Tonight is the second of two sold out shows at the Hammersmith Apollo. With a seating capacity of around 3500 that's no easy feat for a band that many may be unaware of but illustrates the enduring appeal to those who know.
If you felt the Earth tilt on its axis last Sunday around 4:30pm it may be because the largest daytime crowd ever assembled (short of Trump’s Photoshopped Inauguration crowd) was standing in one spot waiting for Grouplove to take the stage. I didn’t even know this band existed any longer, but I seemed to be in the minority on that count. This is normally the time of day people are waiting in line for a jalapeño corndog in order to power through to the headliners.
Built to Spill are seen by many as a rather important band within the American indie-rock scene of the 1990’s. It would be fair to say that Dough Martsch and Co have been on my ‘must listen to’ pile for far too long. What better way to correct this oversight than to go and see them live as they commemorate the 20th anniversary of their much-loved fourth album, Keep it Like a Secret.
As exhausting and hot of a Day One that we had at Shaky Knees, we were mobilized and ready to hit the grounds early on Day Two for one of our Soundblab top picks. We were thrown a bit of a curveball when we found out the Starbucks next to our hotel was only open on weekdays. I guess they just cater to the suits. Anyway, thanks to the fine folks at Banjo Cold Brew on the festival grounds we made a speedy recovery.
- Mark Moody
Shaky Knees Festival in Atlanta is a great one to kick off the Summer festival season for us East Coasters. This year they offered up a stacked lineup with the Friday opening slate being particularly strong. With four stages and two of them firing at all times, it makes for a fast-paced day zigzagging Atlanta’s Central Park to take it all in.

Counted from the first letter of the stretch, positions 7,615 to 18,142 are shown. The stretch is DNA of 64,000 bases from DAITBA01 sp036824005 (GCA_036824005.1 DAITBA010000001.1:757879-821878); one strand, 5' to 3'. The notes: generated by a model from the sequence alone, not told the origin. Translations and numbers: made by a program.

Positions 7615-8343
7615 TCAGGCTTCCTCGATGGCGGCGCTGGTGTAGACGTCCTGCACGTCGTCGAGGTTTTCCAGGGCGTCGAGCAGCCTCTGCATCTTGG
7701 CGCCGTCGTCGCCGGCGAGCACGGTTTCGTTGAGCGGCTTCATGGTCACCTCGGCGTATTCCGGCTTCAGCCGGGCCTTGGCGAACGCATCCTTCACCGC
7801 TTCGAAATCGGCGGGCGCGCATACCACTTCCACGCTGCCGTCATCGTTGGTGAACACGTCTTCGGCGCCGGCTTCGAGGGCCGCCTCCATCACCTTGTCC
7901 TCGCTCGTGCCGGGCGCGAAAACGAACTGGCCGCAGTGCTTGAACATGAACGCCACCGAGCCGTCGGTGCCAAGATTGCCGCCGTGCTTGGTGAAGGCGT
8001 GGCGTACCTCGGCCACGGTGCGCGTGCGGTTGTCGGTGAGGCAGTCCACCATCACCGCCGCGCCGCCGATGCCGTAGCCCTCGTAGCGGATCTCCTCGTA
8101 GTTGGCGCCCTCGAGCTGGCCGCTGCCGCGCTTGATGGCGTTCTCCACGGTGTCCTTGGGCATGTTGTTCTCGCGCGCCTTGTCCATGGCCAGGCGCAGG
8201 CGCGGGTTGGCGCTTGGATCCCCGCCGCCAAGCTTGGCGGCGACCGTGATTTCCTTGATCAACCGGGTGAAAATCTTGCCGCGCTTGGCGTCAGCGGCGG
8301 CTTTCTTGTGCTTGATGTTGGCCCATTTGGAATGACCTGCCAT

2019 sees A Certain Ratio celebrating their 40th anniversary. Tonight’s London show is the start of a series of UK dates throughout the year celebrating this milestone and follows a recent reissue campaign of all of their albums. But this is no comeback, there is no reunion fanfare for these genre-spanning pioneers. They have just never really been away. For many, they are perhaps one of the great overlooked bands of recent times. Never gaining much if any recognition from the mainstream but hugely influential all the same.
While some music seems to go out of its way to grab your attention, there’s something far more subtle about the music produced by London-based artist, Rozi Plain. Her albums immerse the listener in a sound both experimental and accessible. Listen closely to new album What a Boost and you’ll be rewarded.
I've only caught the first show of Morrissey's week-long run on Broadway, but based off what I saw and heard, safe to say its a triumph. He kicked things off with the Smiths classic, 'That Joke Isn't Funny Anymore'. One of my all-time favorite Smiths songs. So for me, the show started with a bang. Nor was it the only Smiths song in the set list. 'Is It Really So Strange' was a welcome off the wall choice. Also welcome was the perennial, 'How Soon Is Now' with the immortal line, "See I've already waited too long," to which he playfully added, "I mean just look at this face!".
- Kevin Orton
For the last hour or so we’ve been completely under her spell but there’s laughter when Lucy Rose confesses, “If you didn’t know already, my new record is really, really depressing”. The record in question, No Words Left, is certainly the Surrey born singer-songwriters most reflective album but depressing? No, there’s something far more special going on here.
Los Angeles is an interesting city.
It’s interesting, because, for a city with seemingly so many positive attributes (beautiful weather, gorgeous beaches/scenery, a storied history, vibrant music scene, etc.), it seems to get a lot of negative reviews, mostly from people that don’t live there of course.
- Zach Johnson (Texacaliago)
Someone forgot to hit the reset button on the party that started Saturday night. Day 2 of High Water Festival was already in high gear as we strolled into the not so dulcet sounds of Thelma and the Sleaze. We didn’t catch the bulk of their set, but if you told me they had been playing since the night before I would have believed you. The roar from the band and the crowd weren’t what you typically order up on a Sunday morning.
Friday nights in Lawrence are hardly ever a boring time. But on the 12th, Liberty Hall housed two iconic alternative rock bands known for their breathtaking performances. The co-headlining tour was announced in February: Failure & Swervedriver. Two bands that were making the rounds in the 90s but ended up disbanding after several classic records. Thanks to the internet (and file-sharing) both bands were rejuvenated in the 21st century and reunions came about, followed by comeback albums by both in 2015 (I Wasn’t Born to Lose You and The Heart is a Monster). And to their credit, both were great.